Those without health insurance may feel like they are being asked to hold their breath and jump into the unknown with the coming implementation of the Affordable Care Act, or Obamacare.
Monday night, Sept. 23, Susie Brandelius led an informational meeting for the public at the Elks Lodge that was sponsored by Forks Community Hospital and Information and Assistance, a division of Olympic Area Agency on Aging.
The message from the meeting was, “Don’t panic.”
What do you need to know about the ACA?
Social Security numbers are attached to both mandatory insurance and tax statements. Those who don’t play along, will be penalized on their taxes: $95 for the first year for an individual and going up to $695 by 2016.
Employer-provided insurance, military and Medicare will be minimally affected, if at all.
Families using Medicaid will have an increase in eligible incomes.
Insurance offered through the ACA is not open to immigrants; however they will be exempt from the tax penalties.
The feds offer tax credits to help offset the cost of buying the mandatory insurance.
What is supposed to come from the ACA?
Bill McMillan, Forks Community Hospital Administrator, answered questions Monday night too.
“Those people that don’t have insurance and have gone to the emergency room and struggled to pay the huge bills will find this is a way out from under those.”
The insurance going into effect in January will not take care of bills that have come before; it is for the bills incurred after the mandatory insurance coverage kicks in.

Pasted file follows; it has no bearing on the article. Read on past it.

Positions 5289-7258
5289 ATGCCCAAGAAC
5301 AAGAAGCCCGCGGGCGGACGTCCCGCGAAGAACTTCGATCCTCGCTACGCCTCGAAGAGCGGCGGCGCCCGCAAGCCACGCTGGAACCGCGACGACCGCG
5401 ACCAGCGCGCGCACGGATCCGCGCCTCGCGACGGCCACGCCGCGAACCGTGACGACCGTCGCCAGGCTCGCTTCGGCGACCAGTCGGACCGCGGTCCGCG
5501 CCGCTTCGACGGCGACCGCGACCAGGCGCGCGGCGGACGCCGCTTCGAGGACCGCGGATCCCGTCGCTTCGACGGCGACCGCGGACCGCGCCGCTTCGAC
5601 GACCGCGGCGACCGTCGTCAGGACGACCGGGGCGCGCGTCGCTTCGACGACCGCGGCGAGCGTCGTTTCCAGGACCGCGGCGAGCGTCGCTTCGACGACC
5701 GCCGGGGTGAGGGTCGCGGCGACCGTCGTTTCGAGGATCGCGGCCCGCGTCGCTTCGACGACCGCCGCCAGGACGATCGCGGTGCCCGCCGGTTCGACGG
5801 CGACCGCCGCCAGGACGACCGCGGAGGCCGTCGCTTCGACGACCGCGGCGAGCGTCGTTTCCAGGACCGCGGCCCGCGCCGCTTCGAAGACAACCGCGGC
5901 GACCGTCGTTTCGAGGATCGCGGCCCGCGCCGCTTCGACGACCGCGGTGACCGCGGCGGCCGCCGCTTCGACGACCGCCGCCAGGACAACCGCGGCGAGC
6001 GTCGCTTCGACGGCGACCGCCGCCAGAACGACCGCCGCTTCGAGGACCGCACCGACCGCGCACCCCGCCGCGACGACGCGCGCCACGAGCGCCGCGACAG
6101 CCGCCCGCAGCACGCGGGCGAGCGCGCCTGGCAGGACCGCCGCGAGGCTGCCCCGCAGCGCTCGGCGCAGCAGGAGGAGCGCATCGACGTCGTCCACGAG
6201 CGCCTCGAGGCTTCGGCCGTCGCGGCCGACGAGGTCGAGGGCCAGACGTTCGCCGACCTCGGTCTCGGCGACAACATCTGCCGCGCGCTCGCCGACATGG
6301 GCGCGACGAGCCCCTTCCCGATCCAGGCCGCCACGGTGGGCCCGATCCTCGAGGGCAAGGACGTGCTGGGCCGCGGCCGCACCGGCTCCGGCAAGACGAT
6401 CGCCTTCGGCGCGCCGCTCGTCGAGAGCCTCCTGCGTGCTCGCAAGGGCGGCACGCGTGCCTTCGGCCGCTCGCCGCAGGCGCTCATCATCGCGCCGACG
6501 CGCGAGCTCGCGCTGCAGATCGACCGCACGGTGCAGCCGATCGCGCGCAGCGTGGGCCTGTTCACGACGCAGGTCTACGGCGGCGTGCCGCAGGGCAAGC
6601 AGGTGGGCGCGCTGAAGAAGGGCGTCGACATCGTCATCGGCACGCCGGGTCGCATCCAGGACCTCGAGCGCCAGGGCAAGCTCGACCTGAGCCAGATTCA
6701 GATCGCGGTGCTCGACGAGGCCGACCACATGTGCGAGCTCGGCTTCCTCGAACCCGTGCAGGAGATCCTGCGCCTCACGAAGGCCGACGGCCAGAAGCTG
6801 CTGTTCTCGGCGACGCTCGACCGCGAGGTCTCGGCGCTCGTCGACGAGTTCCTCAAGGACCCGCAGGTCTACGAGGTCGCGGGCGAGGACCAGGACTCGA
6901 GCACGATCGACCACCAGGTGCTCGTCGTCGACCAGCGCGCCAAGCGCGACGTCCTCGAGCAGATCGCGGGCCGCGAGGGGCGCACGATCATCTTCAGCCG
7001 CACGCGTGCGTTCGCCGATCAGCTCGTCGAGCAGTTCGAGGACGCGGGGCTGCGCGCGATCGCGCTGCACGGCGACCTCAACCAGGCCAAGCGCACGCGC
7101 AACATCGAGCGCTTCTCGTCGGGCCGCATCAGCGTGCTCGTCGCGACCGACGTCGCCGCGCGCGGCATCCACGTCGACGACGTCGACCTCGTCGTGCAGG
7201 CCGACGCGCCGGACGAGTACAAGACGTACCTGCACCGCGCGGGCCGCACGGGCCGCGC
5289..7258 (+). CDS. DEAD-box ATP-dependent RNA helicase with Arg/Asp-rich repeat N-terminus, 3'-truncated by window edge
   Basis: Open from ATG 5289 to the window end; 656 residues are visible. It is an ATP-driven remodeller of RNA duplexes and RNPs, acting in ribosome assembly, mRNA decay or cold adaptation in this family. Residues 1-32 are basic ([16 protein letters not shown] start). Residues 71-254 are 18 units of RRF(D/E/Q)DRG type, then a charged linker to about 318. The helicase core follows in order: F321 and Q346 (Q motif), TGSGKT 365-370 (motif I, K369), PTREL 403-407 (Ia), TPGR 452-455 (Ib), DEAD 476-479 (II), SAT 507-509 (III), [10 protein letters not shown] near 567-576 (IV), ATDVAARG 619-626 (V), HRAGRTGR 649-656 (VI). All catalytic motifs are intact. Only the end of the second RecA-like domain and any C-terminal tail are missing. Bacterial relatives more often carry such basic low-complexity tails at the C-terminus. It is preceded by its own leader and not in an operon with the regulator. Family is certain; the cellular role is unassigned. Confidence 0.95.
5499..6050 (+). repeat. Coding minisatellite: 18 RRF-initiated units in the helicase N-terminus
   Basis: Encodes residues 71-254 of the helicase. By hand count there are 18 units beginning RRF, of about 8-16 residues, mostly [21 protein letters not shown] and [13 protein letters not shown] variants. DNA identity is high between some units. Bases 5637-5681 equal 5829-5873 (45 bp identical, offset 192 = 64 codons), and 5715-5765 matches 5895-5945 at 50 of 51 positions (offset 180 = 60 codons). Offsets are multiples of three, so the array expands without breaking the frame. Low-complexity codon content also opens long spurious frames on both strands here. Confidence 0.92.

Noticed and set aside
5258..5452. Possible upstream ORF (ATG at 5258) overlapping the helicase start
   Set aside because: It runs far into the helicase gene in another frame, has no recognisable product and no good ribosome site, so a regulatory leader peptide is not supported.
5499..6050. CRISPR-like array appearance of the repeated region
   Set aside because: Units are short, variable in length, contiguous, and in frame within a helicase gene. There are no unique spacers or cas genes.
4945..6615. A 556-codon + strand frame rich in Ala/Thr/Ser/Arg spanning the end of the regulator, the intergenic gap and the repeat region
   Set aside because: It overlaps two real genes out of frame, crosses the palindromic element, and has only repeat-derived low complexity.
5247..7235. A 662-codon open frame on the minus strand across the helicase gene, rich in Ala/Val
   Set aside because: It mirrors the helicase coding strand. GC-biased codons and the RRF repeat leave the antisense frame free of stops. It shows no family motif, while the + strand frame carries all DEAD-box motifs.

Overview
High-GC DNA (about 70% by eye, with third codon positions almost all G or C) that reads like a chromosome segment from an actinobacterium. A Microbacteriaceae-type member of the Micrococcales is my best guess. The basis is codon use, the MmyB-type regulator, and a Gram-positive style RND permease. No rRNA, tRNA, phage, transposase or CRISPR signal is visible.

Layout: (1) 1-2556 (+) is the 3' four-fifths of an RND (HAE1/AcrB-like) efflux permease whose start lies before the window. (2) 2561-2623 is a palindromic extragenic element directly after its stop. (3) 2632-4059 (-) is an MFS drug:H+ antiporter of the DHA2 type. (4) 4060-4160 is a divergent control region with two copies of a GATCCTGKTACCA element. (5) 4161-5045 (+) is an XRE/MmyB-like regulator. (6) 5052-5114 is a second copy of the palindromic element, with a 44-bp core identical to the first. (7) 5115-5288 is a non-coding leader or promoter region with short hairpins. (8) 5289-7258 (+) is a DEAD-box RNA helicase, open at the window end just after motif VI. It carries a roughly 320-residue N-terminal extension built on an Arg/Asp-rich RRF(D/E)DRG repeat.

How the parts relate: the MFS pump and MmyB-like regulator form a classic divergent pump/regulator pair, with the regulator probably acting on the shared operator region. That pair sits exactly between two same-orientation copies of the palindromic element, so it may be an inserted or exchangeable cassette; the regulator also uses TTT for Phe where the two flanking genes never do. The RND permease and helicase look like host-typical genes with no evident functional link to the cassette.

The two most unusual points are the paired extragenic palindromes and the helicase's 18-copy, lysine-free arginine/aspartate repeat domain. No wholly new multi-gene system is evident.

McMillan continued by explaining, “On any given month, 70 percent of the patients seen in the ER don’t have insurance. If we get paid for what we do, our prices will go down.”
As it stands now, the 30 percent with insurance are effectively paying for the have-nots.
They’ve got us, now what?
The best advice is to contact Juan Ramon at West End Outreach; Donna Petrovitch, Jordan DePew at the Bogachiel Clinic, or Susie Brandelius at Information and Assistance. They have been trained to help find the best choice for individual families and finances. Their service is free.
The State of Washington has set up an exchange online for comparison shopping. Washington’s system has been used as a template for other states to follow.
The online site is www.wahealthplanfinder.org. You can do it all by yourself, but Brandelius encouraged those with questions not to. In fact, an enterprising insurance brokerage has set up a look-alike site that does not allow people to claim the tax credits.
Clallam County residents have only six plans to choose from, offered by either Lifeways or Premera Blue Cross.
The plans are broken into Bronze, Silver or Gold (Platinum is not available here). Each type reflects what the particular plan will pay, 60 percent, 70 percent or 80 percent, respectively.
All qualified plans must cover doctor’s appointments, emergency medical care, maternity care, mental health and substance abuse treatment, prescriptions, laboratory work, rehabilitative services, preventative and wellness check-ups, and dental care for children less than 19 years of age.
“The intention is for health care to be affordable for all families‚“ said Brandelius.
With the tax credits and the sliding-scale premiums, there may not be too much to fear.